In last month’s blog I briefly touched on injury as a reason some stop working out and therefore don’t get fit. In another blog I spoke about learning how to rehabilitate your injuries by learning muscle groups and learning which exercises help to heal. I was trying to decide on this blog post and wondered if injuries were overdone. Yet in the last two weeks I’ve spoken to a number of people who have told me about some serious injuries and decided one more time probably wouldn’t be enough. Seems no one is immune to injury and not everyone knows what to do when faced with one. Push through? Rest and recover? As I am not a doctor there is a limited scope on which I can touch without crossing the line into one of those “experts” spewing fallacies with nothing to back them up. What I can tell you is what I have learned about recognizing the beginning of injury and the consequences of ignoring the warning signs.
The word injury is a broad term but is commonly a result of some action or movement. Usually it is a dysfunctional movement such as an attempt to move too much weight or two objects with mass attempting to occupy the same space at the same time. Over stretching or pushing your range too far is another avenue to serious damage. Injuries can vary in severity from ‘take an analgesic and call me in the morning’ all the way to the need for corrective surgery. Naturally we want to avoid this as much as possible and upon incident minimize the damage.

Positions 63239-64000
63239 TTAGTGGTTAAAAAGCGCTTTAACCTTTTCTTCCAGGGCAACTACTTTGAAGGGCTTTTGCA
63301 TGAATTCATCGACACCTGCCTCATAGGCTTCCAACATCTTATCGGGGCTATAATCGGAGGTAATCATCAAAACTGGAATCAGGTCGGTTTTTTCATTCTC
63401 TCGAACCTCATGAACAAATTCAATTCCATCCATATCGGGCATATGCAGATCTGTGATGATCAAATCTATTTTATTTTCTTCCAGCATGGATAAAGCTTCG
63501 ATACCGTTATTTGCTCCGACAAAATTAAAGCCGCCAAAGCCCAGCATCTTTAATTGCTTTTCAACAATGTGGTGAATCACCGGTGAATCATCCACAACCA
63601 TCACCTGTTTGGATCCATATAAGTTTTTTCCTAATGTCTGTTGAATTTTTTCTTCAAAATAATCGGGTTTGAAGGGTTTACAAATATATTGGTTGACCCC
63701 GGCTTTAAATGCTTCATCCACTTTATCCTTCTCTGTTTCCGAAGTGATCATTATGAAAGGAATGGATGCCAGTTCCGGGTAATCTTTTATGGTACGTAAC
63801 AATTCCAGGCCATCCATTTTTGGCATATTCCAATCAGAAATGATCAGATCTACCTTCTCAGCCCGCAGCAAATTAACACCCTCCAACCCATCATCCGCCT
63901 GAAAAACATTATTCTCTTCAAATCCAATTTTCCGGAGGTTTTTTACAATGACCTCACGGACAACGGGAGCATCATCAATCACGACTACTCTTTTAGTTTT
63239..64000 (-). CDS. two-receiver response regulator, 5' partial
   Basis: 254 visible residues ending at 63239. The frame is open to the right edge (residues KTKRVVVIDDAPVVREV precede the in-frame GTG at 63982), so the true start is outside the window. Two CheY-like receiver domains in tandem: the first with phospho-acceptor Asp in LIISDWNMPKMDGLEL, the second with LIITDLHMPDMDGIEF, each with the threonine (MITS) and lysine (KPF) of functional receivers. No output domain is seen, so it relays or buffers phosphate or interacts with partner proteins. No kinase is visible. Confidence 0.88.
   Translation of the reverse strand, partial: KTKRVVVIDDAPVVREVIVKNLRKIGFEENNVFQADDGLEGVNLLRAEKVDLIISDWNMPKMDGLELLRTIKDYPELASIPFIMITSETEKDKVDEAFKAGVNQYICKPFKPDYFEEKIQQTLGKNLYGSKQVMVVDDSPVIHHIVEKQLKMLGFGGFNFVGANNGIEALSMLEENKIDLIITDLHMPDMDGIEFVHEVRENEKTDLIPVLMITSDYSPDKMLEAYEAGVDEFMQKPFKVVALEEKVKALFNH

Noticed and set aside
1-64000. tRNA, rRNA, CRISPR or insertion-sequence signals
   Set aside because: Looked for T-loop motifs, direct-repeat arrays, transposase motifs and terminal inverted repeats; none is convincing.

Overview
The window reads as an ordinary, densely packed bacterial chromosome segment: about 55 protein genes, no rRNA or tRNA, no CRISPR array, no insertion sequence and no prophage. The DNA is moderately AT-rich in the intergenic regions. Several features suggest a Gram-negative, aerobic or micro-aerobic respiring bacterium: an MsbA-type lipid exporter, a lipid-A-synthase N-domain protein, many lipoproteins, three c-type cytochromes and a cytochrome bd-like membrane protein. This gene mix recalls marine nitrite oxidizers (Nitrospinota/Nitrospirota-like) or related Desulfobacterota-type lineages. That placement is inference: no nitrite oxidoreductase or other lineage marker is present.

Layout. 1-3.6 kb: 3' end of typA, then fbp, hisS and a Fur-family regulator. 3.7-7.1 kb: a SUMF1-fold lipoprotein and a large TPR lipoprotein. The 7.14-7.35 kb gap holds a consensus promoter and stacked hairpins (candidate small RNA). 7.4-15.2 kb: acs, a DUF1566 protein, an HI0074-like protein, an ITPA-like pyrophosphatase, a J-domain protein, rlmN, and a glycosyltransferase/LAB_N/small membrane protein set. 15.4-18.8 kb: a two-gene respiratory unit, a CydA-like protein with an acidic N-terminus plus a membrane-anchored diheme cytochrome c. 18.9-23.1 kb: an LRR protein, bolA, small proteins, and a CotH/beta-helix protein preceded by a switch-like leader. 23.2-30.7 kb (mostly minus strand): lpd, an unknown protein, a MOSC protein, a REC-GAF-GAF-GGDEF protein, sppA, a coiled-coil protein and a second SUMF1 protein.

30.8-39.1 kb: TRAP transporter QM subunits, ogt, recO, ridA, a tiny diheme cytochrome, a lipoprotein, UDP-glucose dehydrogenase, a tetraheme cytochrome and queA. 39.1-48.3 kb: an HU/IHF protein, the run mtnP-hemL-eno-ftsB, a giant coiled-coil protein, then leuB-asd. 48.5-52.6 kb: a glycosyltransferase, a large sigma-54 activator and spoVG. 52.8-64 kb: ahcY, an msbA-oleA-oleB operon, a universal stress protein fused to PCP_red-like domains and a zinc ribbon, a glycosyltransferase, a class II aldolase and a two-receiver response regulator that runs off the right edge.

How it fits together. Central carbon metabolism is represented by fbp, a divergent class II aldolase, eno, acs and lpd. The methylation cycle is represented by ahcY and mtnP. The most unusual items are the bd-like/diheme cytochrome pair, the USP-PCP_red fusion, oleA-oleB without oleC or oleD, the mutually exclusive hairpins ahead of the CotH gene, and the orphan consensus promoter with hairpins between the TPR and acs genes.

As a college student I learned a lot about fitness that most people will never know. Hint: this is why you hire a fitness expert. But I digress. I’ve spoken before about rehabilitating my own injuries and you would think with all the information I have swimming around in my head, I would know enough not to get injured, so I wouldn’t need rehabilitation in the first place. But you would be wrong. I am guilty of all the injury causing behaviors I caution against including pushing myself too far when I knew I could cause serious injury.
It isn’t just pushing too far that is a problem though of course that is a major issue. People with the attitude of “play with pain” are doing themselves no favors. But well-meaning unaware people also push too far for a different reason. They have not yet learned to listen to their body. That pop you felt in your shoulder on decline press? Yes, that did mean something. If you continue to ignore it figuring it wasn’t that major because you are able to still perform the exercise with no acute pain, you could be doing damage that will turn into injury. Left untreated that injury could worsen in severity, in extreme cases surgery may be required. I am also guilty of this and learned the hard way that it is better to stop and perform corrective strengthening exercises than continue the course causing more damage.